The catacombs held no danger, with the most harm we would get would be from tripping over the uneven ground. I remember Kabiri being ecstatic over the discovery. For on the walls were murals of the great serpent Linslain.
Depicting the tale of how the beast left its mother Gaia’s side to venture forth throughout the cosmos before landing on Earth. It was here that Linslain decided to lay its brood and thus bring Dragons to Earth.
I found it quite hilarious that dragons would be from space. Seeing how everyone else believed they originated here on Earth or that aliens would be grey people with large black eyes. Like a safe-for-work version of a Lovecraftian tale.
Either way, Kebiri was engrossed in memorizing the murals. He studied every inch of that wall at least ten times. Even after finding the pair of katanas left by another individual who had chased Linslain all over the world.
I reckon he landed in Nova Scotia before Nova Scotia was even on the British or the French radar. Kabiri theorized that the individual might have travelled over the Arctic Bridge before the First Nations.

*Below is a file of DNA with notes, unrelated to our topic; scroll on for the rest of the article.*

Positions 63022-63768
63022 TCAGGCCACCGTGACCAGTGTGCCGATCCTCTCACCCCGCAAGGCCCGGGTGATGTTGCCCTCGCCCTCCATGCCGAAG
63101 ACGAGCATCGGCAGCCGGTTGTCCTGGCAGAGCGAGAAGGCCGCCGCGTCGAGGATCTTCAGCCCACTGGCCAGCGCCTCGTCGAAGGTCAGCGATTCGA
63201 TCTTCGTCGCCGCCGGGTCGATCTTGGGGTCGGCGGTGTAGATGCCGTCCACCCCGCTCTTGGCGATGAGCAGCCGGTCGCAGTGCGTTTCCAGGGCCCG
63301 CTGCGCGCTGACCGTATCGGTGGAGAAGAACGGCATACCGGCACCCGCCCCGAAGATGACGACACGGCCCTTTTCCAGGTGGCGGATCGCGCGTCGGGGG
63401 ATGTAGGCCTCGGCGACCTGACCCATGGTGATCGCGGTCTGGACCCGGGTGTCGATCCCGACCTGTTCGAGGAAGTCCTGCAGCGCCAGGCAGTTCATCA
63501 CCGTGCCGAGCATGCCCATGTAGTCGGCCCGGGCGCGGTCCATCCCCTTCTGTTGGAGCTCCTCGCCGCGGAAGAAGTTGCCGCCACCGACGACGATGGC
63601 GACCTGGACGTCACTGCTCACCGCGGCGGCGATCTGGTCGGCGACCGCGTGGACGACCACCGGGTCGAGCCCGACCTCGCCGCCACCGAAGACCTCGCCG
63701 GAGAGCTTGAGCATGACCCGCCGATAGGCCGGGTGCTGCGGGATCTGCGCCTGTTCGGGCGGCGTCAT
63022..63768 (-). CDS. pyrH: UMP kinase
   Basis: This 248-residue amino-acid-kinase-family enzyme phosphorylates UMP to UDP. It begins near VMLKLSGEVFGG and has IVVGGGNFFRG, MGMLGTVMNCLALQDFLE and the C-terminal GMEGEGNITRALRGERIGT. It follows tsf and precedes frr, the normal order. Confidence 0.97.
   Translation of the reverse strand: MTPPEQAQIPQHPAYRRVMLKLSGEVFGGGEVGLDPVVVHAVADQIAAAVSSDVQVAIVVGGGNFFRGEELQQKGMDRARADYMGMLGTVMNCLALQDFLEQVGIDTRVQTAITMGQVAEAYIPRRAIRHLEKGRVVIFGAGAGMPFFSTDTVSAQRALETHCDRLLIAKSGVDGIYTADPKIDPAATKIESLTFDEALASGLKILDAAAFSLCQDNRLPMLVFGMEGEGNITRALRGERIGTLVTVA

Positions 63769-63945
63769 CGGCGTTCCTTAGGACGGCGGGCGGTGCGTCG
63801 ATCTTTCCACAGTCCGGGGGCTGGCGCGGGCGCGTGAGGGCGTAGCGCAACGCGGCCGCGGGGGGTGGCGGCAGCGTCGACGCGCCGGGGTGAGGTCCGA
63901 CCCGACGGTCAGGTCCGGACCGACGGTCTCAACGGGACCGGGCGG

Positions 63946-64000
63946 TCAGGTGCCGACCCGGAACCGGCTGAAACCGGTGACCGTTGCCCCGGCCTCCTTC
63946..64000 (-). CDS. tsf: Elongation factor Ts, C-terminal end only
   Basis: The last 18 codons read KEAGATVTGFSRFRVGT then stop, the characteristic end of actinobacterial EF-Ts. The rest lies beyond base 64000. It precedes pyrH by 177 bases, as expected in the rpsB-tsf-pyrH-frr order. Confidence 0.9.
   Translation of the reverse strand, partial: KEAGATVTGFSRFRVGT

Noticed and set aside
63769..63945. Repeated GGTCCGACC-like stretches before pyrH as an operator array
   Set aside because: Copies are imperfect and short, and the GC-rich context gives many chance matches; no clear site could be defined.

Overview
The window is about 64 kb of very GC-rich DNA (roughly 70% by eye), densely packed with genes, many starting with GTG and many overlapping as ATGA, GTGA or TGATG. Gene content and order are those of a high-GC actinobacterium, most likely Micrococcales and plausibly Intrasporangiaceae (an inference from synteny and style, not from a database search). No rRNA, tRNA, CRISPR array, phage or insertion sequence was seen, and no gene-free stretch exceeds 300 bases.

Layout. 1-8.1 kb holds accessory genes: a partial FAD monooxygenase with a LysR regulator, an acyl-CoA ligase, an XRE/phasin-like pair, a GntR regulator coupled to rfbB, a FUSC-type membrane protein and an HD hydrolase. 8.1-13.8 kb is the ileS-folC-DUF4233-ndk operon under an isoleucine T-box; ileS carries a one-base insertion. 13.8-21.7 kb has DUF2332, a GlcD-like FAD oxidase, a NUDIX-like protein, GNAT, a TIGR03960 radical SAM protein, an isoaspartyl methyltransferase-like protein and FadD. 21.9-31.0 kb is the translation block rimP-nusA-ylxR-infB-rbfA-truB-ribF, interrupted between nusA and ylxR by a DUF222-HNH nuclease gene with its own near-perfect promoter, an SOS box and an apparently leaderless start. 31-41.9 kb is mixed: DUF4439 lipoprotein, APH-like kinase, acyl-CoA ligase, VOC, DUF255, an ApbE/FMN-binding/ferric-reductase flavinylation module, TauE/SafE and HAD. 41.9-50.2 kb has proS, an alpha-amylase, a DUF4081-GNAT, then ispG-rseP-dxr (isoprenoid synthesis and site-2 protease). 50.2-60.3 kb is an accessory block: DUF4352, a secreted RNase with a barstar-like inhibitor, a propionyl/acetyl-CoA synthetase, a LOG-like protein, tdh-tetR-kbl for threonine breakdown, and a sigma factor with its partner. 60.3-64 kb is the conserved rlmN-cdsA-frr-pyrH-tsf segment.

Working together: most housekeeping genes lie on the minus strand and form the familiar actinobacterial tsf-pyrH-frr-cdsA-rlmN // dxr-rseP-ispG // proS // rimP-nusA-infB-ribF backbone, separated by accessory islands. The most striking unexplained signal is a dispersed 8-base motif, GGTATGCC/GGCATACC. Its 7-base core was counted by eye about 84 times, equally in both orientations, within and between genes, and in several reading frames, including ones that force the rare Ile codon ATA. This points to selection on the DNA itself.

I would be lying if I said that I didn’t find all of this fascinating. We uncovered a hidden part of history wiped away by time and age. All we had to do was prove it, but time wasn’t on my side.
About three months prior to the incident, I received a call that my mother had passed away. Due to the Covid Pandemic, I couldn’t travel for the funeral. This shattered my heart, and I grew very bitter over my superficial obsession that had grown from my friend.
Soon I engrossed myself in the fishing business, and Kabiri respected my decision. Our talks ended, and I didn’t see much of Kabiri after that. He disappeared from the town almost completely.
I would hear of people sighting him coming out of certain grocery stores. Before long, it became almost a game of hide and seek for the townspeople.
Trying to find where Kabiri could have gone. I didn’t play such games. Instead, I found a type of inner peace with the sea and fishing.
One day while I was watching the sunset by myself. My friend finally decided to appear before me. I hadn’t even noticed Kabiri approaching from behind.